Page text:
In February 2023, the spokeswoman of the Prime Minister announced on Twitter that the Ministry of Economy and Development had withdrawn the draft of amended investment law, which was prepared by the working group led by the vice-minister of JHA, B.Solongoo, and will submit it after reflecting their proposals on the draft. It appears that the draft was already submitted without being made publicly available. It has been reported that the representatives of the working group participated in investment-related meetings to introduce or to discuss the draft. However, as of now, the renewed investment law is not included in the parliament’s spring session agenda.
Under article 4.1 of the Legislation Law, the principles of transparency and public participation must be observed. However, it seems that the current government and the parliament are frequently disregarding this principle. The most recent and glaring example was the new Law on Protection of Human Rights on Social Media, which was passed in January 2023 with the lightning speed, just one day after becoming public knowledge. Thanks to active criticism from citizens and civil society organizations, President U.Khurelsukh vetoed the law in full, along with the amendments, and the Parliament accepted the president’s veto.
For the above-mentioned law, the Prime Minister exercised his power to request an immediate discussion of the proposal under article 14.1.18 of the Act of Parliament and article 21.1 of the Law on Parliamentary Session, claiming that it was related to ensuring the economic dimensions of national security. However, both of them failed to provide a clear explanation or proof that it was indeed related to national security.
There is a trend where the ruling party seems to be using “immediate discussion” regulation frequently. For instance, the renewal of the Law on Tourism was also submitted for the same procedure but was not successful, and the reasons were not publicly available.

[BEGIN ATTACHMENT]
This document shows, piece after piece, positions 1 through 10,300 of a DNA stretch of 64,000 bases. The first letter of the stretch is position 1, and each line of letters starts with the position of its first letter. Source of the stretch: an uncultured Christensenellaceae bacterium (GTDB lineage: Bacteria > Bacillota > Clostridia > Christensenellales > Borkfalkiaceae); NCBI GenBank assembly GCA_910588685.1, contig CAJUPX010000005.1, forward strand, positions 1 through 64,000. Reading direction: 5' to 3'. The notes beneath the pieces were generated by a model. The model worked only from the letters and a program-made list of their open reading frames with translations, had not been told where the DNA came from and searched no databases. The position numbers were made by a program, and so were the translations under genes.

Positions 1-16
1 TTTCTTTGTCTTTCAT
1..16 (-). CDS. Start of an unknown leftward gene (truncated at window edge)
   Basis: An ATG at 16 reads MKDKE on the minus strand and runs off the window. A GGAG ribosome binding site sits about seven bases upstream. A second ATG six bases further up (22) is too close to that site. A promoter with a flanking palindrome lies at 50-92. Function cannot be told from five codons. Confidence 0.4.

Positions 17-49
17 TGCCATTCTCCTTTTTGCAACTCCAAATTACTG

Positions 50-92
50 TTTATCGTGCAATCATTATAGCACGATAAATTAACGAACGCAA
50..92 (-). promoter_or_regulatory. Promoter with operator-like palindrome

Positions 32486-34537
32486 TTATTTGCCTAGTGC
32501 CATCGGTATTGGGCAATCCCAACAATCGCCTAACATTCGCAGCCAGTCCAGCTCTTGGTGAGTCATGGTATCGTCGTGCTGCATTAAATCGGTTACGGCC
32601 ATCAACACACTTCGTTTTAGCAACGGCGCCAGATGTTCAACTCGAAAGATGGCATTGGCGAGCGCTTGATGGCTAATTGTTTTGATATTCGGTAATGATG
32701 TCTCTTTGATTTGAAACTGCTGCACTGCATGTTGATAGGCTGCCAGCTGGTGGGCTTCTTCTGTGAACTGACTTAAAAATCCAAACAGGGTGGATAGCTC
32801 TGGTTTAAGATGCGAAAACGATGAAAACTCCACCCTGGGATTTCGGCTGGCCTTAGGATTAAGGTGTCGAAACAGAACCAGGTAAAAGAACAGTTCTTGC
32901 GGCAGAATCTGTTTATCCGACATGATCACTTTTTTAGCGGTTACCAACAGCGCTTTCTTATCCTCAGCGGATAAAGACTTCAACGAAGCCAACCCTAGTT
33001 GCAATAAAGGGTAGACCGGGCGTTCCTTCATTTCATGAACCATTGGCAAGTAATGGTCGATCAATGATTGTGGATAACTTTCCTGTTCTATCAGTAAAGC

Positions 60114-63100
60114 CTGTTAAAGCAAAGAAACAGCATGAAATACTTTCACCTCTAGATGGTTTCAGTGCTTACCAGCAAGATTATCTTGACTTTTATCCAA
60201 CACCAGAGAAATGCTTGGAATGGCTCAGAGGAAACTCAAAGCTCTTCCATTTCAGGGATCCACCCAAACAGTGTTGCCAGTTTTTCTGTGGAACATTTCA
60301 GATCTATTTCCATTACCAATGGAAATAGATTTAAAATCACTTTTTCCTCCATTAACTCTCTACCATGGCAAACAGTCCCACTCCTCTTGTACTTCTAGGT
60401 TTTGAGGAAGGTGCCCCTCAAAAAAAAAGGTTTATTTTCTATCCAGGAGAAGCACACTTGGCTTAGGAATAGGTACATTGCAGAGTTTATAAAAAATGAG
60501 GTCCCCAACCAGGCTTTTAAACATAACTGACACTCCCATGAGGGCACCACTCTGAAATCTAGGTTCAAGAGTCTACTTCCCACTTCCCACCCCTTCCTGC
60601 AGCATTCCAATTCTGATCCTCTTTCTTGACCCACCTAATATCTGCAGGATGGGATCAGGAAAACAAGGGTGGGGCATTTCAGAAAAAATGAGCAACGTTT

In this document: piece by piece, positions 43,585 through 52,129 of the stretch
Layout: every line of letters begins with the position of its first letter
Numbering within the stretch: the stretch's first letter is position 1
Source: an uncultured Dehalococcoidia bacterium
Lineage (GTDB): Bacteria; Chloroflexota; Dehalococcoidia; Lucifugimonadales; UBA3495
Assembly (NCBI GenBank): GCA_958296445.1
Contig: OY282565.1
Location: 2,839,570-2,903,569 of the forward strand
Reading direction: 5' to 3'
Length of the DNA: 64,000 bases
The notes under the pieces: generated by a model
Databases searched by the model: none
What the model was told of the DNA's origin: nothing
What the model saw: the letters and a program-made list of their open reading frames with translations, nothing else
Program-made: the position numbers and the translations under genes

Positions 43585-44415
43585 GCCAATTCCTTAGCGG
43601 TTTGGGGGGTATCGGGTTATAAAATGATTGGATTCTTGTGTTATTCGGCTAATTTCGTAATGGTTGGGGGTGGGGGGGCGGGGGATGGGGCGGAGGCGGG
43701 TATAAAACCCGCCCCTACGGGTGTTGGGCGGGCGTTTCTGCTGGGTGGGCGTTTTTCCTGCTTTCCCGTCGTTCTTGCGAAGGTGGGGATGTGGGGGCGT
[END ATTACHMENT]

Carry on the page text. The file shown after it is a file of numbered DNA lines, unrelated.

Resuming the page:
According to B.Solongoo, the bill that the working group led by her aimed to increase foreign investment by establishing a council to protect investors' interests and ensure their trust. The legal framework will be improved to implement non-tax support for investors, align tax support with relevant tax laws, and clarify regulations for dispute resolutions and enforcement of court judgments/arbitration awards.
In her interviews, B.Solongoo stated that the proposed renewal of the investment law includes the creation of two categories of investment sectors: economic priority sectors and economic sectors supported within a certain scope. Currently, the law requires foreign investors to invest at least 100,000 USD, but the draft law proposes that the share capital of the legal entity or company should be at least 100,000 USD. This change aims to eliminate the difficulties that most foreign investors face when establishing a joint venture with domestic investors. Furthermore, the proposed renewal includes the establishment of an agency for Foreign Trade and Investment under the Ministry of Economy and Development. The proposal also includes regulations aimed at eliminating the tax obligation for investors who buy companies with licenses. Finally, the proposal seeks to clarify the definition of a foreign-invested company.
Although the proposed amendment of the investment law may have positive effects on the economy, it is crucial for the government to ensure that the principles of transparency and public participation are followed throughout implementation process. While the government representatives' presentations and introductions are appreciated, the actual content of the draft is of utmost importance. Unfortunately, the entire process lacks transparency and engagement with interested partners and stakeholders, which obviously raises concerns. To truly attract investment, improve the legal climate for investment, and foster trust, the government should prioritize transparency and comply with applicable bilateral agreements, treaties, and laws on legislation. By doing so, it can create a favorable environment that encourages investment and promotes sustainable economic growth.